Phantoms MOBI ↠ Paperback

10 thoughts on “Phantoms

  1. Alejandro Alejandro says:

    It's amusing how I ended reading this novel And maybe this will be the most humorous review of a truly scary horror novel If you read it you'll understant what I meanFirst I didn't know that it was a novel a long horror story book when I bought it Honestly Back then 1992 I was in a local bookstore I read the title Phantoms well in reality it was Fantasmas since I bought in Spanish first the book and I thought that it was an anthology of ghost stories and that Dean Koontz I didn't know the author at that moment was the editor or something of the book I started to read the book and honestly I didn't realized that it was a novel until I got to the third chapter P In my defense hehe each chapter has titles so I still was thinking that they were horror short stories but uite odd since they didn't have some climax or good ending hahaha when I started to read the third chapter and I met again the same characters of the first short story hahaha it was when I realize Oh This is a horror novel Hahaha honestly this is a true story I hadn't read any horror novel until that moment I had read a lot of anthologies of horror short stories with several specific topics and it was like my current reading type of books at that moment However I supposed that this book wanted me and I took the callThe humorous stops right here bring on the terror It was the start of a great reading story of me with Dean Koontz's novels I love his style of making books those cool details that they repeat on each book in some way or otherAnd maybe because it was the first that I read but this novel keeps to be my favorite book of Koontz and my favorite horror novel If you ever had the bad experience of watching the dreadful film based on this book please don't let that that keep you away from the wonderful experience of reading this masterpiece of literature on the horror genre Snowfield a typical American town where in one night everybody just dissapeared every single person and animal are nowhere to be found a real ghost town that was full of life just one day before The young Dr Jenny Paige along with her younger sister Lisa will have to explore this deserted town and try to find a clue of what happenedWelcome to Snowfield You wouldn't be able to leave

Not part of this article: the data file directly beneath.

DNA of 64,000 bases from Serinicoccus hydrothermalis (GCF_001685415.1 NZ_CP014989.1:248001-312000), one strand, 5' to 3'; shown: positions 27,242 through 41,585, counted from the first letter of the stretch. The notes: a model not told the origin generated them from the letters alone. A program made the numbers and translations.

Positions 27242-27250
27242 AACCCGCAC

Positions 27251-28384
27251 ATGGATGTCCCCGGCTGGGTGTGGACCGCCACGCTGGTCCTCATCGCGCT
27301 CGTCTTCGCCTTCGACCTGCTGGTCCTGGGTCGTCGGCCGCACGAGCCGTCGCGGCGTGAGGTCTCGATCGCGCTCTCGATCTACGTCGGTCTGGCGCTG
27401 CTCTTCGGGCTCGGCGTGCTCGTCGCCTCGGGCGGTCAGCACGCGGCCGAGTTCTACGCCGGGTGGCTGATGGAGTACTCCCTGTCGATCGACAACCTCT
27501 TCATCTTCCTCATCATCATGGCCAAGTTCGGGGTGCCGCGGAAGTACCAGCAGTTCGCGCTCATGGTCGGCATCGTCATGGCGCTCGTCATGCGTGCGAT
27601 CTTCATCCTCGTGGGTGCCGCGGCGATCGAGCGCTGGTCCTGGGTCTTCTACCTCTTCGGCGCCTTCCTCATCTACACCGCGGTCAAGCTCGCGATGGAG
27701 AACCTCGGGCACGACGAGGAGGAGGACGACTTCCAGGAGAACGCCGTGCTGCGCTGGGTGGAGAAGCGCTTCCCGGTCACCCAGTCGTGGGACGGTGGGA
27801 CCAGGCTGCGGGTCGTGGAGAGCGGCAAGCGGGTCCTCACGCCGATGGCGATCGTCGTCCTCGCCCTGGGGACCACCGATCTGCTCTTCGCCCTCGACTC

2. Jonathan Janz Jonathan Janz says:

    I'm fiercely competitive Like ridiculously competitive To the point where I choose a favorite and from that point on I'm suarely behind that favorite until the bitter end The Chicago Cubs Star Wars Stephen King You get the picture Problem is this causes me to miss out on things that threaten the supremacy of my favorites For several months I avoided The Lord of the Rings movies because I was afraid they'd be better than the original Star Wars trilogy Then when they were better I decided to avoid watching the Harry Potter movies because they represented a new threat to my new cinematic darling Eventually I broke down and watched the Harry Potter films after reading the books with my firstborn and now I'm a diehard Harry Potter fan as well as a diehard Lord of the Rings fan as well as a diehard Star Wars fan It really shouldn't have been this complicated but what can I say? I have problems Speaking of problemsI'm as a big a fan of Stephen King as you can imagine and it's no secret that on any bookstore shelf King and Koontz are situated right there together each with his own section of literary real estate For many years I've been told I should read Koontz but that silly childish competitive side of me dug its heels in and refused King was my favorite so I didn't need to read Koontz So there shakes head at self Pitiful Well I'm happy to report that I've finally matured enough to give Koontz a try My opinion of him? He's really really good While Stephen King will always be my favorite writer I will unuestionably be reading Koontz novels His prose is deceptive At first glance I thought What's the big deal? This is good but it's not that good It's not I get my own bookshelf good Then Koontz sucked me in By the time the lawmen from the neighboring town came to investigate the problems in Snowfield I was hooked good and proper I enjoyed where Koontz took the story and I found his writing and engrossing the further and further I delved into the narrative I also found the tale uite creative which is saying a great deal The whole affair reminded me a little of the marvelous Preston and Child novel THE RELIC which I absolutely loved SoI give this epic novel the rating it deserves five stars And I recant my embarrassing stubbornness and promise to keep maturing so I don't miss out on great writers and movies But I still won't root for anyone but the Cubs

  3. Edward Lorn Edward Lorn says: